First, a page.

Daily Archives: 2017-05-22 11:41:58 UTC

Part 2: Why Luke traced Jesus through Nathan rather than Solomon

This post is a direct continuation from Why did Luke trace Jesus’ genealogy through David’s son Nathan and not Solomon?

Unfortunately we cannot track down the beginning of the Jewish tradition that the messiah was to emerge from David via his son Nathan. Marshall Johnson considers suggestions that it began in the days of the later Maccabees with priests challenged the legitimacy of monarchical rule but finds them flawed.

Zechariah 12:10-14 “And I will pour out on the house of David and the inhabitants of Jerusalem a spirit of compassion and supplication, so that, when they look on him whom they have pierced, they shall mourn . . . .  The land shall mourn, each family by itself; the family of the house of David by itself, and their wives by themselves; the family of the house of Nathan by itself, and their wives by themselves; the family of the house of Levi by itself, and their wives by themselves; the family of the Shim′e-ites by itself . . .

So according to Marshall we can do nothing more than rely on the scant evidence we do have that indicates that at the time the “Old Testament” book of Zechariah was written the family of Nathan had significant prominence in Judea. Who that Nathan was at that time we do not know. He could have been David’s son or he could have been the prophet. What we do know is that at some point the Nathan in Zechariah 12:12 was identified with both the son of David and the prophet. Marshall believes that the best we can do at this point is accept Eusebius’s explanation that Nathan was given his place in Luke’s genealogy of Jesus as a result of a difference of opinion among Jews over the ancestry of the Messiah. See the previous post: Matthew’s genealogy represented one school of thought; Luke’s genealogy represented another school of thought that believed the “curse of Jeconiah” in the book of Jeremiah made any messianic line through David’s royal line impossible. Jeremiah 22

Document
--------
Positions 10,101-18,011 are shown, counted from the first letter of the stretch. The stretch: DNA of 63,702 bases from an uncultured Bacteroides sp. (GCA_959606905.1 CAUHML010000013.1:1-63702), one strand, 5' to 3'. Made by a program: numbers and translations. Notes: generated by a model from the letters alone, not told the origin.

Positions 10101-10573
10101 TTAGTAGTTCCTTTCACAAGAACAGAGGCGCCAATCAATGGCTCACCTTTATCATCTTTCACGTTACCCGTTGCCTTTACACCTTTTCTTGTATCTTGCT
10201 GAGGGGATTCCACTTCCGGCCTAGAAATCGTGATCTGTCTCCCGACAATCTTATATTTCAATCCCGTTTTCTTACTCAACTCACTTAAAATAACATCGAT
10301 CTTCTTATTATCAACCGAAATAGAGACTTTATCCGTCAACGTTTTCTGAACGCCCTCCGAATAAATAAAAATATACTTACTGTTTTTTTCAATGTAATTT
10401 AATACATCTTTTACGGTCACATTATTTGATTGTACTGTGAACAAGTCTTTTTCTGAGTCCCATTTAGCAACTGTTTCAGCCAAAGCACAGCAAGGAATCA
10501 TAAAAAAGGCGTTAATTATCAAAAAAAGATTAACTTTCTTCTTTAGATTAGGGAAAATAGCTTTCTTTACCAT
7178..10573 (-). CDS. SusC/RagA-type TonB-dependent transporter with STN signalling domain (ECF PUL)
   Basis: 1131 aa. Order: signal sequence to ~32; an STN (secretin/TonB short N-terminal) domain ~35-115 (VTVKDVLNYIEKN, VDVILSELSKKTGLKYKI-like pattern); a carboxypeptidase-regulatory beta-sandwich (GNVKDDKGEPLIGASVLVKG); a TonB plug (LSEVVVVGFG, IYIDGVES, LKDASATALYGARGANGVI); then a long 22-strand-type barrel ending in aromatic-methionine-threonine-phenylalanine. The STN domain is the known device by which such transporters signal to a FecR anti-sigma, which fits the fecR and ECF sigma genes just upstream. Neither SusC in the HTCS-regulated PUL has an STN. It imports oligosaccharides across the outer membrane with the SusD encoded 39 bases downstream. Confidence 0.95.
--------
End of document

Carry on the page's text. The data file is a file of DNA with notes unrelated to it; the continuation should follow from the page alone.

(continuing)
24 “As I live, says the Lord, though Coni′ah the son of Jehoi′akim, king of Judah, were the signet ring on my right hand, yet I would tear you off 25 and give you into the hand of those who seek your life, into the hand of those of whom you are afraid, even into the hand of Nebuchadrez′zar king of Babylon and into the hand of the Chalde′ans. 26 I will hurl you and the mother who bore you into another country, where you were not born, and there you shall die. 27 But to the land to which they will long to return, there they shall not return. 28 Is this man Coni′ah a despised, broken pot, a vessel no one cares for? Why are he and his children hurled and cast into a land which they do not know? 29 O land, land, land, hear the word of the Lord! 30 Thus says the Lord: “Write this man down as childless, a man who shall not succeed in his days; for none of his offspring shall succeed in sitting on the throne of David, and ruling again in Judah.”

The best available explanation for Luke tracing the line of the messiah through Nathan, therefore, is that there was a division of viewpoints among Jewish scribes over the possibility of David’s royal line yielding the messiah and Luke expressed the alternative school of thought to the one represented in Matthew. Johnson also believes that the internal evidence in the Gospel of Luke indicates that the author had a strong motive to want to give Jesus a prophet as an ancestor. Nathan, identified as a prophet as well as son of David, therefore, takes on a special significance in this gospel. So what is the evidence that the author or final redactor of Luke-Acts had a particularly strong interest in giving Jesus the messiah descent from a prophet?

1. “There is throughout the Lukan corpus an appeal to the prophets of the OT as witness to the validity of the ministry of Jesus”

The OT prophets are regularly labelled as “prophets of old” (προφήτης των άρχαίων), setting Jesus apart as the new prophet:

— Luke 9:8, 19; Luke 1:70; Acts 3:21.

OT prophets are frequently referenced, sometimes called “holy”:

— Acts 3: 18, 24; 7: 42; 10: 43; 13: 40; 15: 15; 26: 27; Luke 18: 31; 24: 25, 27, 44

Individual prophets referenced, and most notably David is listed as one of the prophets:

— Isaiah: Luke 3:454: 17; Acts 8: 28; 28: 25; cf. 7: 48 — Joel: Acts 2: 16 — Samuel: Acts 3: 28; 13: 20, 27 — Moses: Luke 24: 27; Acts 3: 22 — Elijah: Luke 1: 17; 4: 25-6; 9: 8, 19, 30 ff., 54 — Elisha: Luke 4:27 — David: Acts 2: 30

Luke includes the prophets in the end-times banquet (unlike Matthew): Luke 13: 28

Luke 10:24 “For I tell you that many prophets and kings desired to see what you see, and did not see it, and to hear what you hear, and did not hear it.” read more »